I will always remember those battle scared children who had developed reputations as troublemakers when in fact they were driven by fear and anger over what they had experienced. There was the little tyke who had been set on fire by his mother when he was three, the teen who had watched his father murder his mother, the adolescent who felt unwanted because he was passed from one adult to another throughout his childhood. I grieved for them but also shared my own story with them and began a healing conversation that helped them to understand that they need not be defined by the tragedies that had so engulfed them.

As grew older I began to identify more and more with my mother. I realized the fear and the loneliness that she must have endured after my father’s death. She was brave to the point of stifling the deep feelings that swirled in her head. She set them all aside to care for us, but they were still there and would come back to haunt her again and again. People in her generation rarely spoke of their challenges. They had been taught to be like soldiers guarding their words lest they appear somehow broken. Being that way took its toll on my mother in the most horrific ways. I only wish that she had been able to talk with someone honestly about the trauma that never quite went away. Now I know and understand how important it is to allow anyone who has endured a shocking event to let their thoughts out knowing that they will be safe and without judgement.

Each of us should learn how to become a compassionate place of refuge. It is not an easy thing. It means setting aside our own concerns, avoiding platitudes, suspending judgement, just permitting someone who is hurting to describe the contents of his/her heart. Knowing that it is okay to voice even the most terrible of thoughts is a beginning in the process of healing.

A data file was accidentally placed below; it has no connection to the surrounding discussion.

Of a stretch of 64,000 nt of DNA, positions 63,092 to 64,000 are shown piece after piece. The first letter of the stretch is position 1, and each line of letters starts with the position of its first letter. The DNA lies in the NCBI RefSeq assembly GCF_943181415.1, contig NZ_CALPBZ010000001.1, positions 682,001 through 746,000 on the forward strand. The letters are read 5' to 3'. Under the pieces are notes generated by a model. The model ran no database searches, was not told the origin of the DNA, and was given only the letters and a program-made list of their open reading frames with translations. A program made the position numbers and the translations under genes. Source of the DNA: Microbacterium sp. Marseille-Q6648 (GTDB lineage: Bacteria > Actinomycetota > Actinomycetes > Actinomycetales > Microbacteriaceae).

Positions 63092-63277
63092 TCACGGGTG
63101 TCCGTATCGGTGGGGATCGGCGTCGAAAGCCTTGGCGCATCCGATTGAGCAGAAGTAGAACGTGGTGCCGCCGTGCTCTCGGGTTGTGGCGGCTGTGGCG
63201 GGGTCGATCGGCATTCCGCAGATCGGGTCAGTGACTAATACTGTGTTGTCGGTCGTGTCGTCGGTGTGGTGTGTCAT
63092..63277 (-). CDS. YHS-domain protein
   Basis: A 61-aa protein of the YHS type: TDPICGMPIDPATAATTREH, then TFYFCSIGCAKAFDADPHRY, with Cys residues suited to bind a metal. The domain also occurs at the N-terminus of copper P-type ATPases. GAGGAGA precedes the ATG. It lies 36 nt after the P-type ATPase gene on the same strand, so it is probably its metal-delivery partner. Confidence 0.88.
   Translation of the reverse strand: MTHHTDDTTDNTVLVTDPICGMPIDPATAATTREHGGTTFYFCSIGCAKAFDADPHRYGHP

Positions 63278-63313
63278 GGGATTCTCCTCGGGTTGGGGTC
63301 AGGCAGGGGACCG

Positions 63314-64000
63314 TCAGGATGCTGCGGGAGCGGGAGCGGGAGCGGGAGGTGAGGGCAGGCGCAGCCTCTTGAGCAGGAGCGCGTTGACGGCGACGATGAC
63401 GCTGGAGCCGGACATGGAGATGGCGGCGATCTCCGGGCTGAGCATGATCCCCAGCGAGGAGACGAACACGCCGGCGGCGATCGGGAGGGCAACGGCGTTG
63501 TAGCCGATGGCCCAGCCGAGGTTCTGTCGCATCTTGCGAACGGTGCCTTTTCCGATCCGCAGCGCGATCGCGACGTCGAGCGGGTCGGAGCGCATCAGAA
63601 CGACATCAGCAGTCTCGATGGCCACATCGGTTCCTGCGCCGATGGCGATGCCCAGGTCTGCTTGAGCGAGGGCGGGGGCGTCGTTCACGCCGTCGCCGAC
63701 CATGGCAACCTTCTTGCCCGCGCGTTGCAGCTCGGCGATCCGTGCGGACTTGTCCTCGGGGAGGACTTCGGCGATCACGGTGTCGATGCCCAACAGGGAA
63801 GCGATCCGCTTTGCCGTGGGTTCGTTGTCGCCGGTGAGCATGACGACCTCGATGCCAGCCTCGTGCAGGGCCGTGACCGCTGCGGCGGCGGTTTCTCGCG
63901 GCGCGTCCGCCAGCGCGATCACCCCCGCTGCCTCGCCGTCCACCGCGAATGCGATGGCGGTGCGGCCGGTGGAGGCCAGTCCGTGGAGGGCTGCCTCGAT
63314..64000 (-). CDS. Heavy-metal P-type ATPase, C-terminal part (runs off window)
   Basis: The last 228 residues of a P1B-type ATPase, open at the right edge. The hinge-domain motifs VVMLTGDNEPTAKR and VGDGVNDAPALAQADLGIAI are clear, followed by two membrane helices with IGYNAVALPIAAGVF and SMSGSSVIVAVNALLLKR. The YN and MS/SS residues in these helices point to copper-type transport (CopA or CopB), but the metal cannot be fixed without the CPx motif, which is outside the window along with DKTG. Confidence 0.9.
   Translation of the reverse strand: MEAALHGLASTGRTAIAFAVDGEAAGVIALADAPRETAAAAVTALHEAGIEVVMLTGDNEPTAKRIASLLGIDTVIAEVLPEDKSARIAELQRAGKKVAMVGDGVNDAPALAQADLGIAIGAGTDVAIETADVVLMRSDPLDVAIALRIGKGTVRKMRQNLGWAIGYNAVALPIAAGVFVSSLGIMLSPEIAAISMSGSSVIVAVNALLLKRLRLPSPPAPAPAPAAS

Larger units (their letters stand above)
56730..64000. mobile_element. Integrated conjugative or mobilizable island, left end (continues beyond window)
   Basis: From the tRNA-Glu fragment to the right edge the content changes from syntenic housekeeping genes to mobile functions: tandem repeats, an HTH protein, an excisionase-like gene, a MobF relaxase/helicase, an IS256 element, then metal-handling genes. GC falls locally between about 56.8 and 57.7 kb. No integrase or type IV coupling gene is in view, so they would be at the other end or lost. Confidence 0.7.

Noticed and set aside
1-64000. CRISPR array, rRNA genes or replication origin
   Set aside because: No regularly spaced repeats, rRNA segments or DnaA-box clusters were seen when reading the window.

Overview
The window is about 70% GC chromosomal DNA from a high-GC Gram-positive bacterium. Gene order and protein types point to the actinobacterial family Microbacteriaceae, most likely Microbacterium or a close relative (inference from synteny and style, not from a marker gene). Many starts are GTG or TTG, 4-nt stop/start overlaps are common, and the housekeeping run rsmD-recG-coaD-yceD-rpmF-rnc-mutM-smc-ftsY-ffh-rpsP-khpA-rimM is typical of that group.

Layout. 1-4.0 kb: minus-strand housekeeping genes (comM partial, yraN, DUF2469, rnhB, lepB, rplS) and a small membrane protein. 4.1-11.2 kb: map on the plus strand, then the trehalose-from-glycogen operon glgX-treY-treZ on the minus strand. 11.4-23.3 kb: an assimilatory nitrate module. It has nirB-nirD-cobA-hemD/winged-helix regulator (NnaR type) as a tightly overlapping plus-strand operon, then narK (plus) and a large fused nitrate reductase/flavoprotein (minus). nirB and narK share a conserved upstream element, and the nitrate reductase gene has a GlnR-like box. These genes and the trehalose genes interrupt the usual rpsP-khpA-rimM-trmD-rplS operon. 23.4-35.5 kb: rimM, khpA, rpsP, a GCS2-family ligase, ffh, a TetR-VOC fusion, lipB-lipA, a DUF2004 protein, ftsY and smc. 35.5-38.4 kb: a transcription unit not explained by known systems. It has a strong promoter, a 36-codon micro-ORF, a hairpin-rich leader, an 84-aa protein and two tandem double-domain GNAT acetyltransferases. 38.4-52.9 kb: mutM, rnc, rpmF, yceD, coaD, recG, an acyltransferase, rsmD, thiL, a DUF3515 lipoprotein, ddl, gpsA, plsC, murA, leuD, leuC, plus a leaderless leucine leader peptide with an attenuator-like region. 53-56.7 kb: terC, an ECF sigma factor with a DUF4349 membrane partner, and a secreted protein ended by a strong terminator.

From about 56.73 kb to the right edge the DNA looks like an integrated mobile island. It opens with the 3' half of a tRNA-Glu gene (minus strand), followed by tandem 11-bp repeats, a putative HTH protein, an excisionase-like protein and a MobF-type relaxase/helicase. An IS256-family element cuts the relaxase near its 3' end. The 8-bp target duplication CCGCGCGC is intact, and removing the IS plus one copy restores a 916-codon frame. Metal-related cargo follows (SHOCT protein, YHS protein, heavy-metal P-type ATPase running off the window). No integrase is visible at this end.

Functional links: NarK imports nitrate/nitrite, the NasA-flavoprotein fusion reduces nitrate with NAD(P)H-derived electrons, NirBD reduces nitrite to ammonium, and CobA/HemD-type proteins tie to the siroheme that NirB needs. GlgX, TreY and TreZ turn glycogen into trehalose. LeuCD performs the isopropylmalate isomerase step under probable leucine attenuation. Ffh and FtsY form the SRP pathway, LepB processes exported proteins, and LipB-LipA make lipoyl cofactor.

All too often we humans tend to tell people how they should feel about certain things. We fear displays of emotional weakness because so often they get very close to touching the most fragile parts of our souls. We prefer to see someone smile through their troubles because it makes us feel better when we should be more concerned with how they are dealing with the reality of what has happened to them.

If we are very lucky we each find a person or persons to whom we might reveal our innermost thoughts without hesitation. Such beautiful souls allow us to express ourselves honestly. They gently drain the poison from our hearts. Perhaps we should each strive to be that kind of individual for someone, a haven of understanding and compassion. We call such people our brothers, sisters, best friends, partners. They know us as well as we know ourselves and love us “warts and all.”

Someone that you know is suffering right now. Reach out to them. Be the person on whom they can lean. Allow them to be however they need to be in the moment.